Maryam Mirzakhani is the first woman to ever win the Fields Medal – known as the “Nobel Prize of mathematics” – in recognition of her contributions to the understanding of the symmetry of curved surfaces.
Some extra info:
- Iranian woman wins maths’ top prize, the Fields medal (New Scientist)
- A Tenacious Explorer of Abstract Surfaces (Quantum Magazine)
- Maryam Mirzakhani: ‘The more I spent time on maths, the more excited I got’ (The Guardian)
- Top Mathematics Prize Awarded to a Woman for First Time (Time)
- A 2008 interview (PDF)
- Maryam Mirzakhani (Wikipedia entry)
And a nice photo drawn from the Quantum Magazine article linked above:
Modern theories did not arise from revolutionary ideas which have been, so to speak, introduced into the exact sciences from without. On the contrary they have forced their way into research which was attempting consistently to carry out the programme of classical physics—they arise out of its very nature. It is for this reason that the beginnings of modern physics cannot be compared with the great upheavals of previous periods like the achievements of Copernicus. Copernicus’s idea was much more an import from outside into the concepts of the science of his time, and therefore caused far more telling changes in science than the ideas of modern physics are creating to-day.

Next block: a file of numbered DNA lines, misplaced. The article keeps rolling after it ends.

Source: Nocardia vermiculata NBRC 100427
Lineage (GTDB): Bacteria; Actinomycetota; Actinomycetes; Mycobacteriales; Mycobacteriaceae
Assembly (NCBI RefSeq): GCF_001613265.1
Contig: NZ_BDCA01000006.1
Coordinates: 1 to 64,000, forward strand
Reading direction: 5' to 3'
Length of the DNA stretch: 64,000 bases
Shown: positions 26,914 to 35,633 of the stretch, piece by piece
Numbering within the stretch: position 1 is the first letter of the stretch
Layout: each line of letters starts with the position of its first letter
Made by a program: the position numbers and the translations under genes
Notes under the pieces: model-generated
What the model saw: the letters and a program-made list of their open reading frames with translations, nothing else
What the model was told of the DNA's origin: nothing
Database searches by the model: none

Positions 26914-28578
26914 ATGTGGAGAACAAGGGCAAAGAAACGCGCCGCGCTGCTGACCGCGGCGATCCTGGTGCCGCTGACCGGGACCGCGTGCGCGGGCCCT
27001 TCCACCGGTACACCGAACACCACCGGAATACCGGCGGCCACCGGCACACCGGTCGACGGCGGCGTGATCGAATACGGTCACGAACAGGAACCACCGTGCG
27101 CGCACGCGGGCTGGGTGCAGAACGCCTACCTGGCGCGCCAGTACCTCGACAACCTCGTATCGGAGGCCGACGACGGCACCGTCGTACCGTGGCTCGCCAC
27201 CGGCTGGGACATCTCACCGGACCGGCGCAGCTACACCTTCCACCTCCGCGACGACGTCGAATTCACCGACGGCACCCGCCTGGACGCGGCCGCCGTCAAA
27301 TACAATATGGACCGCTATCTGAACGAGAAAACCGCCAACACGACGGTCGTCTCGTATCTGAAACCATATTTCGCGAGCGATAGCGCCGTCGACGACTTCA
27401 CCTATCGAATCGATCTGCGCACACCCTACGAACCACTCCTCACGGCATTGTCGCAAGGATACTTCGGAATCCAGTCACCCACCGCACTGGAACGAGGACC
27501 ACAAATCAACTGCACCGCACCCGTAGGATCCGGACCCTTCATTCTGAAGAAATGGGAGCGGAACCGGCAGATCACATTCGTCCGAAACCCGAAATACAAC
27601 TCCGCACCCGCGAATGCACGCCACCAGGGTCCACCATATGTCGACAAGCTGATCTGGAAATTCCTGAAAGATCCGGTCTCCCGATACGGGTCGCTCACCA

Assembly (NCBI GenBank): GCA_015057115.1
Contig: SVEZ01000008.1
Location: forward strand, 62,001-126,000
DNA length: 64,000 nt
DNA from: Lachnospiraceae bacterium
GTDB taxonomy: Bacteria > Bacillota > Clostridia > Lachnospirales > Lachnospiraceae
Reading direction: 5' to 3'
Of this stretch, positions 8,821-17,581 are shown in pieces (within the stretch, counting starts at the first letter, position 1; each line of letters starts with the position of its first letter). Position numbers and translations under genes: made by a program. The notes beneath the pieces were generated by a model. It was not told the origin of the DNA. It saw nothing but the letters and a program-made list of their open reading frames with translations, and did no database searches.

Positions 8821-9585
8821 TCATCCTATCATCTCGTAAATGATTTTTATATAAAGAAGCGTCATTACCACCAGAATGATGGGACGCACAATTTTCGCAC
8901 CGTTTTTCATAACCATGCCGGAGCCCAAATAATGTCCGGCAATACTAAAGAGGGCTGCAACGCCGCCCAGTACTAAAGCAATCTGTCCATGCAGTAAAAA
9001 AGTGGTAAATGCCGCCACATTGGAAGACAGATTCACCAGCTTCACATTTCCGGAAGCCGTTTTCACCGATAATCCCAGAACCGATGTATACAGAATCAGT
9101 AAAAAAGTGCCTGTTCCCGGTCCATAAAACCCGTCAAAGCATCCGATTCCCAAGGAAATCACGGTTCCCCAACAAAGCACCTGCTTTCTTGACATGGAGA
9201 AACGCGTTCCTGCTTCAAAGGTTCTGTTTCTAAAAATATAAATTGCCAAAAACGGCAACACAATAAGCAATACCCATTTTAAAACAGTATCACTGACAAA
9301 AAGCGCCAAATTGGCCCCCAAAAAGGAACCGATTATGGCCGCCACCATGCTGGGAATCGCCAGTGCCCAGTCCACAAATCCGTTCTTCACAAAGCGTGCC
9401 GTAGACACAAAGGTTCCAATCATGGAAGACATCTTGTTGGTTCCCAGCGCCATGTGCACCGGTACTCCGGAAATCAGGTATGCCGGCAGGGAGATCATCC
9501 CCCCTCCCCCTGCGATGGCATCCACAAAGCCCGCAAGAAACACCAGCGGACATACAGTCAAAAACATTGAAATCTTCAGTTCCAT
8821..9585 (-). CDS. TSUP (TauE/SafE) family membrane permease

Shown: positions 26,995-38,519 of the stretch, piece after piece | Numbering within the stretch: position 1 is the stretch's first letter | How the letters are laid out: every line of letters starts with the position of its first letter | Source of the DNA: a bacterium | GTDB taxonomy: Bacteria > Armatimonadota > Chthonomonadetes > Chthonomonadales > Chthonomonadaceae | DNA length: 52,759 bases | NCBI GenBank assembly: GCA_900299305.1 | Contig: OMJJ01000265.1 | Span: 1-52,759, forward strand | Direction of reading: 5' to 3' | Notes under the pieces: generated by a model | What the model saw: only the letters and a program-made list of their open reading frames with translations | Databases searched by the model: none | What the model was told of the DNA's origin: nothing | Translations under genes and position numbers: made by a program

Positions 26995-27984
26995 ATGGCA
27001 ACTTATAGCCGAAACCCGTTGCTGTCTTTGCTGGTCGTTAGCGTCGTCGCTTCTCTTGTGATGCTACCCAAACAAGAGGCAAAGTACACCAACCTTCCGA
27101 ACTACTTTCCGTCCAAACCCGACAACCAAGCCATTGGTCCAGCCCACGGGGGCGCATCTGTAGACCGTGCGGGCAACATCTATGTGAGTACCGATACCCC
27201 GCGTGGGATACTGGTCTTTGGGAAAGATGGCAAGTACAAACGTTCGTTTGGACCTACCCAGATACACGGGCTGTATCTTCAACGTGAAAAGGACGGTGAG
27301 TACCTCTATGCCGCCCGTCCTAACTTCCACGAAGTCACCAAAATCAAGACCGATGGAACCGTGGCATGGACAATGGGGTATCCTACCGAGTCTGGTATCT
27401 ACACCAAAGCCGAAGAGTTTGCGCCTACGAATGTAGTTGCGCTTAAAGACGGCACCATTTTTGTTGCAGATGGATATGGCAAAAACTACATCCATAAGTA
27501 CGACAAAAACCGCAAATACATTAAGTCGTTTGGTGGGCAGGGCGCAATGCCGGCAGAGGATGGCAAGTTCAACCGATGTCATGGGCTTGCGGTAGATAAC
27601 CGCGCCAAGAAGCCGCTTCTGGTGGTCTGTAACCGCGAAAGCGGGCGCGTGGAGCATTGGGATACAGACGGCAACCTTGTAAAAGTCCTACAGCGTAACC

I have reached this Tyrannosaurus through this interesting entry on wikipedia: List of transitional fossils (fossilized remains of any life form that exhibits traits common to both an ancestral group and its derived descendant group… more).